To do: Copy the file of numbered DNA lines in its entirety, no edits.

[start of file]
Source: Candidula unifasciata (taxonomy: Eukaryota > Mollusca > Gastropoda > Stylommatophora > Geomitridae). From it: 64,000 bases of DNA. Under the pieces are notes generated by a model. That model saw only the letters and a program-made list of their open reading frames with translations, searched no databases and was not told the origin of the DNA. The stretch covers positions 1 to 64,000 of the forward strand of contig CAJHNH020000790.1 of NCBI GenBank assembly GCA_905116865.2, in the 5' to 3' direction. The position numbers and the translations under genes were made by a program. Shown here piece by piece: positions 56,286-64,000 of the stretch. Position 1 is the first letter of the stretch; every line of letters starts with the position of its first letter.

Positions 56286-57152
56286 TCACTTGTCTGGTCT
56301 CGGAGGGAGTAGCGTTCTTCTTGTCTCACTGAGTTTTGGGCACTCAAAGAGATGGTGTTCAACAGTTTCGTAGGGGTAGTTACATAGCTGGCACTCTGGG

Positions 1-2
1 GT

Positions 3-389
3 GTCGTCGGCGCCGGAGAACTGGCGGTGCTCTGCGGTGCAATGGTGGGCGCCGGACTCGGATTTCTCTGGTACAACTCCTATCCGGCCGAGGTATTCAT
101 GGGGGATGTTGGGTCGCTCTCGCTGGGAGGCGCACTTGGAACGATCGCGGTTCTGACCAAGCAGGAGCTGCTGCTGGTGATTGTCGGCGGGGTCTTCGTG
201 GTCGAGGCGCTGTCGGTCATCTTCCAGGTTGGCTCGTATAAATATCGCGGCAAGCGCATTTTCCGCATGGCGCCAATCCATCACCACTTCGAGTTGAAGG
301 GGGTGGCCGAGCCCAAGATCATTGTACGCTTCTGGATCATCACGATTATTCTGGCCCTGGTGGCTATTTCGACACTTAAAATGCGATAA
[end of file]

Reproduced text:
Source: Candidula unifasciata (taxonomy: Eukaryota > Mollusca > Gastropoda > Stylommatophora > Geomitridae). From it: 64,000 bases of DNA. Under the pieces are notes generated by a model. That model saw only the letters and a program-made list of their open reading frames with translations, searched no databases and was not told the origin of the DNA. The stretch covers positions 1 to 64,000 of the forward strand of contig CAJHNH020000790.1 of NCBI GenBank assembly GCA_905116865.2, in the 5' to 3' direction. The position numbers and the translations under genes were made by a program. Shown here piece by piece: positions 56,286-64,000 of the stretch. Position 1 is the first letter of the stretch; every line of letters starts with the position of its first letter.

Positions 56286-57152
56286 TCACTTGTCTGGTCT
56301 CGGAGGGAGTAGCGTTCTTCTTGTCTCACTGAGTTTTGGGCACTCAAAGAGATGGTGTTCAACAGTTTCGTAGGGGTAGTTACATAGCTGGCACTCTGGG

Positions 1-2
1 GT

Positions 3-389
3 GTCGTCGGCGCCGGAGAACTGGCGGTGCTCTGCGGTGCAATGGTGGGCGCCGGACTCGGATTTCTCTGGTACAACTCCTATCCGGCCGAGGTATTCAT
101 GGGGGATGTTGGGTCGCTCTCGCTGGGAGGCGCACTTGGAACGATCGCGGTTCTGACCAAGCAGGAGCTGCTGCTGGTGATTGTCGGCGGGGTCTTCGTG
201 GTCGAGGCGCTGTCGGTCATCTTCCAGGTTGGCTCGTATAAATATCGCGGCAAGCGCATTTTCCGCATGGCGCCAATCCATCACCACTTCGAGTTGAAGG
301 GGGTGGCCGAGCCCAAGATCATTGTACGCTTCTGGATCATCACGATTATTCTGGCCCTGGTGGCTATTTCGACACTTAAAATGCGATAA